What is this TB Hold all about?
Tuberculosis, or TB, is a bacterial infection that was once a major cause of death in the United States. Active TB targets the lungs primarily, and also attacks other vital organs such as the kidneys.
Although much has been done to control the spread of TB, today it can still be deadly if not treated properly. With current medical treatments active TB (TB with active symptoms present) can be cured and latent (dormant) TB can be treated to prevent it from developing into active TB.
With the diverse population we have on campus and the rapid rate at which an infection can spread, it is necessary for us to have programs like this in place to avoid a serious outbreak that could be detrimental to our campus.
TB surveys are sent out annually online to BYU-I students and, if answered in a certain manner, it will flag you for a TB test. At that point, you will either need to submit a record of your having had a TB test to the Student Health Center or you need to come and have a test administered at our clinic.
How is TB transmitted?
TB is transmitted person to person through tiny air droplets. Someone with active TB spreads TB by coughing, sneezing, speaking, or singing when others are nearby.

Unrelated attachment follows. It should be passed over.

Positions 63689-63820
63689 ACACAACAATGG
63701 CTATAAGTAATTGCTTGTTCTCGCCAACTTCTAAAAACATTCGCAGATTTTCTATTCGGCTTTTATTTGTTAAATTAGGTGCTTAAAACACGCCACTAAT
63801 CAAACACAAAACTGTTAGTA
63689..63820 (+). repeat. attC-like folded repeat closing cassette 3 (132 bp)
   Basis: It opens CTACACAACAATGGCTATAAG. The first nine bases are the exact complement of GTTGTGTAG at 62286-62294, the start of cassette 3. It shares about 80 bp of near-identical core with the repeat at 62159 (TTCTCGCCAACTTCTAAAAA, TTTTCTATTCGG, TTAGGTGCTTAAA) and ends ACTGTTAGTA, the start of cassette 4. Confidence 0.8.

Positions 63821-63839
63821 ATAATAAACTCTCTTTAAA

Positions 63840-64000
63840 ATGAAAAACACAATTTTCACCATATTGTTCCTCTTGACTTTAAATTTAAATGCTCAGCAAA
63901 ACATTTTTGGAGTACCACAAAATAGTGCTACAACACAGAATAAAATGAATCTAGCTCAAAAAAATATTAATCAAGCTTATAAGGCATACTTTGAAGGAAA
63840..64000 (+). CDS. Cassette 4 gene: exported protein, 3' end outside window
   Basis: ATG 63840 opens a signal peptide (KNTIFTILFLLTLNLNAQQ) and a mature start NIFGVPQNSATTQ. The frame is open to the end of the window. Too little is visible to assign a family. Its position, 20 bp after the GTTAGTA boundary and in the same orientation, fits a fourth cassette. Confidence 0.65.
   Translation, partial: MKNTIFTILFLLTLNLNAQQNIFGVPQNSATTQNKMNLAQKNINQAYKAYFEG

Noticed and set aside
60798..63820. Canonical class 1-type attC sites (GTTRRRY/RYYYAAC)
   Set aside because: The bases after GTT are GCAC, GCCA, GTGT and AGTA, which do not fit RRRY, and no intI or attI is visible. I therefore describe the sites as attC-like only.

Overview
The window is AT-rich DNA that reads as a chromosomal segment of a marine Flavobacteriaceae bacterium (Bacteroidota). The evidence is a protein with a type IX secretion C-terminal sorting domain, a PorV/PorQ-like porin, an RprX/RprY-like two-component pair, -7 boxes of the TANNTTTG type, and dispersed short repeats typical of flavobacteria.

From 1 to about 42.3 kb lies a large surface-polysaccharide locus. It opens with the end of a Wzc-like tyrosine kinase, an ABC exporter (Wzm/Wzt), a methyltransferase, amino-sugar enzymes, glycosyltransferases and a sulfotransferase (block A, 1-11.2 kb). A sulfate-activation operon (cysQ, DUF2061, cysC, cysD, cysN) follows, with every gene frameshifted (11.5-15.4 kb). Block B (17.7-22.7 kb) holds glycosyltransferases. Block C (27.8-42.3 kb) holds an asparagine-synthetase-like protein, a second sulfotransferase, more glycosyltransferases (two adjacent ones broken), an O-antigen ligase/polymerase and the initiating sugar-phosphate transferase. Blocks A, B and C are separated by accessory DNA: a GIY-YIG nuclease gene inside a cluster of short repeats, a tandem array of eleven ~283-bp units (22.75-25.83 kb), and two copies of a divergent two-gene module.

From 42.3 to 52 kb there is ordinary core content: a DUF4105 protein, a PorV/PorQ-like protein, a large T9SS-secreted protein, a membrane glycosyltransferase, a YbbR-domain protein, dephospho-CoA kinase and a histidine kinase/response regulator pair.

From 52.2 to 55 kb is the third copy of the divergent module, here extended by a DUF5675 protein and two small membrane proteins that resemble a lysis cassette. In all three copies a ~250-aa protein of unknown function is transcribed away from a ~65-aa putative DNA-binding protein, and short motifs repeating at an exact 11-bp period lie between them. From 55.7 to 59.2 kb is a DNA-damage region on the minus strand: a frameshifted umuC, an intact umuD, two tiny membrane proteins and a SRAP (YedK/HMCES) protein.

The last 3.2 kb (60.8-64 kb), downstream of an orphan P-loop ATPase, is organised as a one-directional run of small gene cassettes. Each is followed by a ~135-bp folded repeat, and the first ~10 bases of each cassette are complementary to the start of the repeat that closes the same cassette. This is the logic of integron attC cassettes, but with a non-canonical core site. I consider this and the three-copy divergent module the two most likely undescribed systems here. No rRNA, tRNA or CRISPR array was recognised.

People with active TB will most likely transmit the infection to people they spend the most time with: family members, coworkers, roommates, and friends.
What are the symptoms?
People with active TB have the following symptoms:
- Body Aches
- Weight Loss
- Night Sweats
- Loss of Appetite
- Coughing Blood
- "Bad cough" that lasts more than 3 weeks
Latent TB has no active symptoms and cannot be detected without a test.
Who needs to have a TB test?
- All students returning home from a mission – even if it was stateside, you may still be at risk.
- All students who have traveled outside of the US since their last TB test - especially those who have traveled to any of the high risk countries listed below.
- Students born outside of the US and/or have had the BCG vaccine.
- Students who may have been in close contact with someone who has had TB
- Those who have had positive TB skin tests in the past and/or have been advised to consider medication for TB.
High Risk Countries
Below is a list of High-Risk Countries. If you have been to any one of these countries, you could be at risk for Tuberculosis.
The Testing Process
At BYU-Idaho, students at risk for TB are tested in the following order:
- A skin test (Mantoux test) is performed, where a small amount of fluid (tuberculin or PPD) is injected under the skin on the arm and then the site is observed for signs of reaction after 48-72 hours.
- If the skin test is positive, then the student has a blood test done called T-spot. This test is done by drawing a small amount of blood and then checking the blood sample for antibodies that would indicate the presence of the TB bacteria in the body.
- If the T-spot test is positive then the student will meet with a Provider at the Student Health Center to evaluate the condition and then have a chest x-ray to find evidence of active TB. From this point on, the student will receive the appropriate treatment for latent TB.
For more information, read our TB Information Document